Mescaline is a hallucinogen drug extracted from a variety of cacti found in Mexico and South America. Although mescaline is a naturally occurring hallucinogen with psychoactive effects, it can be synthetically produced. Mescaline is also referred to as peyote. The peyote cactus (Lophophora williamsii) is the source from which mescaline can be extracted. It is common for mescaline to be made into a tea for ingestion.
However, synthetic production of mescaline creates the availability of the drug in powder or pill form. Mescaline is not a very addictive or dependence-forming substance. However, it does raise tolerance rather quickly if used regularly. There is also no supporting evidence of the drug causing withdrawal symptoms in an individual.
The mescaline drug is a naturally occurring alkaloid. It is in the same drug class as LSD (lysergic acid diethylamide) or mushrooms. The high of mescaline can last anywhere up to eight hours, alternating between invigorating energy and moments of tranquility.
In some areas of Peru, the drug is used in sacred or religious ceremonies. Mescaline has been used for thousands of years to ward off evil or negative energy, purifying the soul and the deepest crevices of the mind. People who seek the powers of the ritual travel through the Andes Mountains to a lake called Laguna Shimbe. The ceremonies are guided by shamans who channel San Pedro, the wachuma cactus plant that also produces mescaline.
Mescaline drug use is also prevalent in Native American culture as a window to God or other spiritual beings. During these ceremonies, those who participate in the practice are relieved of negative energy and emotions. In Native American tribes, the mescaline drug extracted from peyote cactus is referred to as the “Flesh of God” and is known to aid in the discovery of self and spirituality.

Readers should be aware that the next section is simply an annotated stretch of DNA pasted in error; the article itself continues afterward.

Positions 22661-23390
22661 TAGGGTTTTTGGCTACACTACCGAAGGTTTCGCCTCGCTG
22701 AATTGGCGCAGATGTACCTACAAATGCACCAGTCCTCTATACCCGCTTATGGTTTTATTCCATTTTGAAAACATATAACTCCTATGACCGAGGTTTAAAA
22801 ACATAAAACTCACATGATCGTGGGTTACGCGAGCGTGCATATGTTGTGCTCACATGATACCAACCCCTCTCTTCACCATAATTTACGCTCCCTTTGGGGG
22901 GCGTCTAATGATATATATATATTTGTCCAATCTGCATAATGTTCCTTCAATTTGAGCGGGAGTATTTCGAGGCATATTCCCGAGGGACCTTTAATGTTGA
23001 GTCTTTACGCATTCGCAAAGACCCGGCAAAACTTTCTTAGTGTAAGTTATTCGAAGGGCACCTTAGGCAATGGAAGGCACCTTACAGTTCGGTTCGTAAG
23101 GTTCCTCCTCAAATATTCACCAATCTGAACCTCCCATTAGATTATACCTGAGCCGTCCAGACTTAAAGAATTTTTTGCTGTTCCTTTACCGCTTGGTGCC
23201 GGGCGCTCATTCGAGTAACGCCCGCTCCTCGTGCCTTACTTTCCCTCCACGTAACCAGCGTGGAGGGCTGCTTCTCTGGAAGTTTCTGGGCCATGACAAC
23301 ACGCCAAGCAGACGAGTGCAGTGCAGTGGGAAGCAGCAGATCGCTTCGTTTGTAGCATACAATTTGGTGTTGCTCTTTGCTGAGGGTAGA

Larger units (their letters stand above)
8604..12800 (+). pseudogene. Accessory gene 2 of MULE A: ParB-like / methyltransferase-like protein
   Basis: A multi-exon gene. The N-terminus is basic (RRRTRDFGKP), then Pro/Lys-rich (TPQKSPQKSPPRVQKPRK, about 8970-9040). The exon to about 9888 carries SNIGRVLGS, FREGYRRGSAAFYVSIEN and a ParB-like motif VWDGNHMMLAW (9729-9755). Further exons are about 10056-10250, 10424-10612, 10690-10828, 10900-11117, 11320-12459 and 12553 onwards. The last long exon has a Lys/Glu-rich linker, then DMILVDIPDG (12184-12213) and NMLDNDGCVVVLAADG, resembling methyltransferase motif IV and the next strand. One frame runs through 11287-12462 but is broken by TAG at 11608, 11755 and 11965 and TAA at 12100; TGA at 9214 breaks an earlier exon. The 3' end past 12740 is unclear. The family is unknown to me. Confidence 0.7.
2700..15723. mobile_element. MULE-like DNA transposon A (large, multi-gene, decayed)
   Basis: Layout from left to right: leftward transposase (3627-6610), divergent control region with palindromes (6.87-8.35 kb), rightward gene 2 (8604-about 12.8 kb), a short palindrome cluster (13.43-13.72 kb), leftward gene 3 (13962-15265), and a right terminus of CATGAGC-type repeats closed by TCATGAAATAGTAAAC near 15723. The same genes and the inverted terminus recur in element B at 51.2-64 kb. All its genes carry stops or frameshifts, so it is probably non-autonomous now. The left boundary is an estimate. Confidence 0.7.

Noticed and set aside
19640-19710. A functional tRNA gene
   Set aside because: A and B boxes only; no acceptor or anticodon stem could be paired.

No reports suggest that mescaline drug use is dangerous to those who use it. However, there is always a chance the individual taking it might have a bad experience. Although the high produced by mescaline is relatively smooth and gentle, a few factors can contribute to a bad experience. They are:
Mescaline drug use produces physical and psychological effects on the body. The intensiveness of these symptoms depends greatly on the individual’s mental and physical state. Since mescaline drug use is not addictive or habit-forming, the effects of mescaline in the body will be present only when the individual is under the influence of the drug. Some of the physical side effects and symptoms of taking mescaline are:
Along with the physical and psychological symptoms associated with mescaline drug use, visual effects can occur when someone is under the influence. Visual effects and distortions of mescaline include:
Mescaline drug use channels the depths of the mind similar to other hallucinogens. Not only does the trip feel physically euphoric, but the whole experience is intended to achieve open-mindedness as well as a broader outlook on one’s self and life in general. The drug is known to cause cognitive effects such as: